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The history of River Wey Navigations

Footbridge over the River Wey and Godalming Navigations, Surrey
Footbridge over the River Wey and Godalming Navigations | © National Trust Images/Derek Croucher

One of the oldest river navigations in the country, the River Wey Navigation was created between 1651 and 1653 to provide a highway to London for Guildford merchants. This feat of engineering was the brainchild of nobleman Sir Richard Weston and was extended to Godalming in the 18th century, before being eventually superseded by more practical methods of transport.

The River Wey Navigation

The River Wey Navigation is a waterway of almost 20 miles connecting Godalming in Surrey with the Thames at Weybridge.

Until the 17th century the River Wey’s meandering made it all but useless as a practical means of transport. Sir Richard Weston lived at Sutton Place, just north of Guildford on the banks of the River Wey. Sir Richard was interested in agriculture and had seen in the Netherlands and Belgium how sections of canal could bypass sections of river, effectively shortening a journey.

Transporting goods by road to London was difficult and only one or two tons could be carried in a horse-drawn wagon. Sir Richard planned to turn the Wey into a navigation to the Thames, with locks to allow for changes in height and weirs to control water levels.

Creating a new route

The new route required nine miles (14.4 km) of canals to link different sections of river. Twelve locks were constructed along with weirs, wharves and bridges. About 200 navvies completed the work in two years, with the navigation opening in 1653. The total cost of the works was £16,000, an enormous sum for the time. Sadly, Sir Richard died in 1652 before the navigation opened.

Carriage of goods between London and Guildford in both directions was undertaken on barges built to carry 30 tons, drawn by a horse. Oak was carried downstream to the Thames for use in shipbuilding and corn brought back upstream for the mills along the waterway.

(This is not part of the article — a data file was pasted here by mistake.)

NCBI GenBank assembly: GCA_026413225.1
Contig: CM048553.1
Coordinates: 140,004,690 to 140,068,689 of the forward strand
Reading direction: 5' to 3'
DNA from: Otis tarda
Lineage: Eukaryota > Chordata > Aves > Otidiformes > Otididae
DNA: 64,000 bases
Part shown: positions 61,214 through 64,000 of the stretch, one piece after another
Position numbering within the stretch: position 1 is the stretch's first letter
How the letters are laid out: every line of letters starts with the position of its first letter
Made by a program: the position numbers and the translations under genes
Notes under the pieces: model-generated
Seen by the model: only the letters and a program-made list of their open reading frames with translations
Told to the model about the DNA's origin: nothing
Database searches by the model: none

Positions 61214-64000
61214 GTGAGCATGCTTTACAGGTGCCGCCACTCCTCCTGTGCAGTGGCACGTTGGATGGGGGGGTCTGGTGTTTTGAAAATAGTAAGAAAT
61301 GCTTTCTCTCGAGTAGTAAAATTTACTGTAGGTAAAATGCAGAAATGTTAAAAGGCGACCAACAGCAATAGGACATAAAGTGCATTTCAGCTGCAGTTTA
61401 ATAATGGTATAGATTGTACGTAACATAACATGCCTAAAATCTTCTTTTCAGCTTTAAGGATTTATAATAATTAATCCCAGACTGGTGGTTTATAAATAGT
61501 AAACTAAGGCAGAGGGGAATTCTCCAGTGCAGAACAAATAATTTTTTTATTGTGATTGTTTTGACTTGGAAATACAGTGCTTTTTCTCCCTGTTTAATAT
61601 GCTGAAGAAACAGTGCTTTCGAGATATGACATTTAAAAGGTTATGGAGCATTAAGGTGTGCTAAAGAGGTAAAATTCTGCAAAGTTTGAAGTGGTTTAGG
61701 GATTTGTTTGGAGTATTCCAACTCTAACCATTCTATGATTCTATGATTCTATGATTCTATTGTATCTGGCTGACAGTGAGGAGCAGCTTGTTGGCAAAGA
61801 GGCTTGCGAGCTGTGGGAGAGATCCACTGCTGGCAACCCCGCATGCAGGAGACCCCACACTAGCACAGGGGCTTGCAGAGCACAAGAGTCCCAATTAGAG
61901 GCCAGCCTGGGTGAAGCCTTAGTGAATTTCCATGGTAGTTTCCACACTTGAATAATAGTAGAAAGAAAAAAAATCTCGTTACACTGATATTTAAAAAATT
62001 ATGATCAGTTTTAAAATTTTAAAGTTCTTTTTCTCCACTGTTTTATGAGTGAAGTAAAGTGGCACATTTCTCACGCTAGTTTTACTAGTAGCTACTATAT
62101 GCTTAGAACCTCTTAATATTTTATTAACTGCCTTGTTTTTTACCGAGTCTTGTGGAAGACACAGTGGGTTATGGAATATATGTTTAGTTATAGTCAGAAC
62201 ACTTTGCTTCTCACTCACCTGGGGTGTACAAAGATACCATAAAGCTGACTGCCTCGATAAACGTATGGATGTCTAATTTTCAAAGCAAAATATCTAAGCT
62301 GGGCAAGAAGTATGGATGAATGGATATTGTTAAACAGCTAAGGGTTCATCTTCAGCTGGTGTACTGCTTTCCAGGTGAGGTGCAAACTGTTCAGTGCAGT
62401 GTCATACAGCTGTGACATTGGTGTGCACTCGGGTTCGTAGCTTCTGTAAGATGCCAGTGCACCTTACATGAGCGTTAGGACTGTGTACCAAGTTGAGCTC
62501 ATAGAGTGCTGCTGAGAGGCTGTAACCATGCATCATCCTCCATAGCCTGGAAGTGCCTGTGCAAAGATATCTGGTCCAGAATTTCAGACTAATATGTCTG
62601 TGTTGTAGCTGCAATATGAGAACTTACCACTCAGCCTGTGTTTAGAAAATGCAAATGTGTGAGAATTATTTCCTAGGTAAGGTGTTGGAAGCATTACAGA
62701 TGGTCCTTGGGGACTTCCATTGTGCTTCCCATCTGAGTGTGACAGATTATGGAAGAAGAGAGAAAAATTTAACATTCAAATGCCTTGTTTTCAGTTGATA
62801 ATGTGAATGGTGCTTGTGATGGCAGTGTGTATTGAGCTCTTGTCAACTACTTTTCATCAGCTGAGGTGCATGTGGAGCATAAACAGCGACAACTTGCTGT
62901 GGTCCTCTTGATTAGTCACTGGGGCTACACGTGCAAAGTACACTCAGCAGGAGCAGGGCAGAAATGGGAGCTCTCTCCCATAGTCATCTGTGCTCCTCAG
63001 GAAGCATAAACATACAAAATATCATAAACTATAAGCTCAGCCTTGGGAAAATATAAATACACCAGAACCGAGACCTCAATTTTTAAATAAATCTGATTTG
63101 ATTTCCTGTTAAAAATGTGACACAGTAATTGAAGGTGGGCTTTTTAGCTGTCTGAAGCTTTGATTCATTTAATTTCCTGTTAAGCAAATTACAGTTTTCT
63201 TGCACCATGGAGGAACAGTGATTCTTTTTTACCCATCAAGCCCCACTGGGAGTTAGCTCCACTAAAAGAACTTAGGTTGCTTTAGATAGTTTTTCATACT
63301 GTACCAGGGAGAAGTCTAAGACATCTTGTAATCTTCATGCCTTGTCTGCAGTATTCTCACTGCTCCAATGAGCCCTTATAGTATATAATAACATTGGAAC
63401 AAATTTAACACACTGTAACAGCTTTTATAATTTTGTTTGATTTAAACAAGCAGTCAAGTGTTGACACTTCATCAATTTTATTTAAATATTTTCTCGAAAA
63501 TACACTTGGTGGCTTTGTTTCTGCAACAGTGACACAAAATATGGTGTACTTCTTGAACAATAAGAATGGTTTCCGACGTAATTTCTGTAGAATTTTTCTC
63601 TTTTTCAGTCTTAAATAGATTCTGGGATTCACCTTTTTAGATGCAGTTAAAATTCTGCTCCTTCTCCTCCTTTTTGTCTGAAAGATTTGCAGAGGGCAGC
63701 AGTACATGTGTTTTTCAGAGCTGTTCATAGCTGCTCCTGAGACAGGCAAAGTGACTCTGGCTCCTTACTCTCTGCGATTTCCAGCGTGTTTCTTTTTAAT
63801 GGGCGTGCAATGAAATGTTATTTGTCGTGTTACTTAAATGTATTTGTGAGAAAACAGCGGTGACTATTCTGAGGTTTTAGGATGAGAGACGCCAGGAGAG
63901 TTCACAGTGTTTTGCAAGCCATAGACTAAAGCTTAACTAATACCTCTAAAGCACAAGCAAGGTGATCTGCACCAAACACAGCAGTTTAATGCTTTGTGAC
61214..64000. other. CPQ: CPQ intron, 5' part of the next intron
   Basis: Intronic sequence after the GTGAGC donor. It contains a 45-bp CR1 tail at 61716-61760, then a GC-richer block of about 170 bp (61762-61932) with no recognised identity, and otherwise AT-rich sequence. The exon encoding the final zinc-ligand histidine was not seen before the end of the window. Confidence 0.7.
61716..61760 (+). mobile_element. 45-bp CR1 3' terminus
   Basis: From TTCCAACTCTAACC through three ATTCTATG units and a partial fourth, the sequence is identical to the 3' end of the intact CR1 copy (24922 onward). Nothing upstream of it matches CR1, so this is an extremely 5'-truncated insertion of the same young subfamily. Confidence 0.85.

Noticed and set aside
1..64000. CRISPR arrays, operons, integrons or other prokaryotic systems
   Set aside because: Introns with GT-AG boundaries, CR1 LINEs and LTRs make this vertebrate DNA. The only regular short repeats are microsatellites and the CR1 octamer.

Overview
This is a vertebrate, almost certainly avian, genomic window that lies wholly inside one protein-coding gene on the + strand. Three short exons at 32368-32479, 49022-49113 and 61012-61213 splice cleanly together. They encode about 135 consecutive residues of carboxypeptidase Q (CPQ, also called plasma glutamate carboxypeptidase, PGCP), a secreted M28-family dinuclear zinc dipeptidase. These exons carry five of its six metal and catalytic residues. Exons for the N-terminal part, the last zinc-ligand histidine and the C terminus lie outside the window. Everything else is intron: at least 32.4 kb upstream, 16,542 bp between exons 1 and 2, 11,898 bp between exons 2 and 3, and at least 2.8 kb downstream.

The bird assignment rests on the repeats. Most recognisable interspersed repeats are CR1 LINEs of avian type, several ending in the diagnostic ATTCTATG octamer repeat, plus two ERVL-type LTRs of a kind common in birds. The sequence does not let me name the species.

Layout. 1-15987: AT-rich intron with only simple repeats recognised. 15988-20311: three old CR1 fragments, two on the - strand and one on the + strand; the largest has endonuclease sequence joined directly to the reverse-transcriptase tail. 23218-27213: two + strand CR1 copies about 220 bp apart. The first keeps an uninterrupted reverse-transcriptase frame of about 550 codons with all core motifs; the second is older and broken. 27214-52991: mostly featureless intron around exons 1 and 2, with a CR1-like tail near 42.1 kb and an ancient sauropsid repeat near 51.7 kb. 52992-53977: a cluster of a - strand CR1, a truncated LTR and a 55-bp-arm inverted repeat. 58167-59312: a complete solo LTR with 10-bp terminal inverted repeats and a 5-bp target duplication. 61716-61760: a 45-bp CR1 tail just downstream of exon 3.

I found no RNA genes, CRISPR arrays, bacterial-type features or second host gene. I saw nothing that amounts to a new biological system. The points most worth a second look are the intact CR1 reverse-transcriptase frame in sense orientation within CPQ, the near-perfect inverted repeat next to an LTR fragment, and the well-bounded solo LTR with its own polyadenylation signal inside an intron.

Improving connections with London

While the navigation today is a place of tranquillity, humming with the sound of the M25 high above, it was once a vital transport route for Surrey merchants. Crews would be anxious not to miss London tides, working quickly to unload cargoes of grain, timber, coal and even gunpowder.

Every penny counted, and time spent opening and closing locks and weirs was crucial. You can still see the rollers installed on sharp bends that helped the barges get round corners more quickly and easily.

Expanding the navigations

In 1666 the Great Fire of London gave a boost to the navigation when vast quantities of timber were transported to London for the re-building.

In 1760 work to make the four miles (6.4 km) of river to Godalming navigable started. Another 1½ miles of canal, four locks and two wharves were built, and by 1764 the River Wey and Godalming Navigations were complete.

Cogs on the lock gates of Newark Lock on the River Wey, Surrey
Cogs on the lock gates of Newark Lock on the River Wey | © National Trust Images/John Miller

The introduction of railways

William Stevens became lock keeper at Triggs lock in 1812 and gradually assumed a more powerful role in its management. By the 1890s the navigation was being run by William and his sons.

But managing the navigations wasn’t always easy. In 1845 Guildford railway station was opened, enabling travel to London in under two hours. For a while it remained more economical to transport bulk goods via the navigation, but the new railway inevitably took some business away from the canals.

Upsizing and repurposing

The creation of new barges in 1900 helped the navigation to remain commercially viable. By this time the Edwards family were living at Dapdune Wharf in Guildford. They built larger barges to carry 90 tonnes, towed by two horses, which attracted more business to the navigation.

By the end of the First World War, barges travelled to Dapdune Wharf for maintenance or repairs, but rarely carried commercial loads. Licence and mooring fees from pleasure boating provided some income, but by the late 1950s it was becoming difficult to balance the books.

The Navigation today

In 1964, Harry Stevens offered the Wey Navigation to the National Trust, and in 1968 the Godalming Navigation also passed to Trust. For the first time both navigations were under a single ownership.

Today, the National Trust manages the navigations as a leisure waterway. It is run within the guidelines of the Navigation Acts and the principles of the Trust.

A length of canal with Pyrford Lock on the foreground and blue skies above

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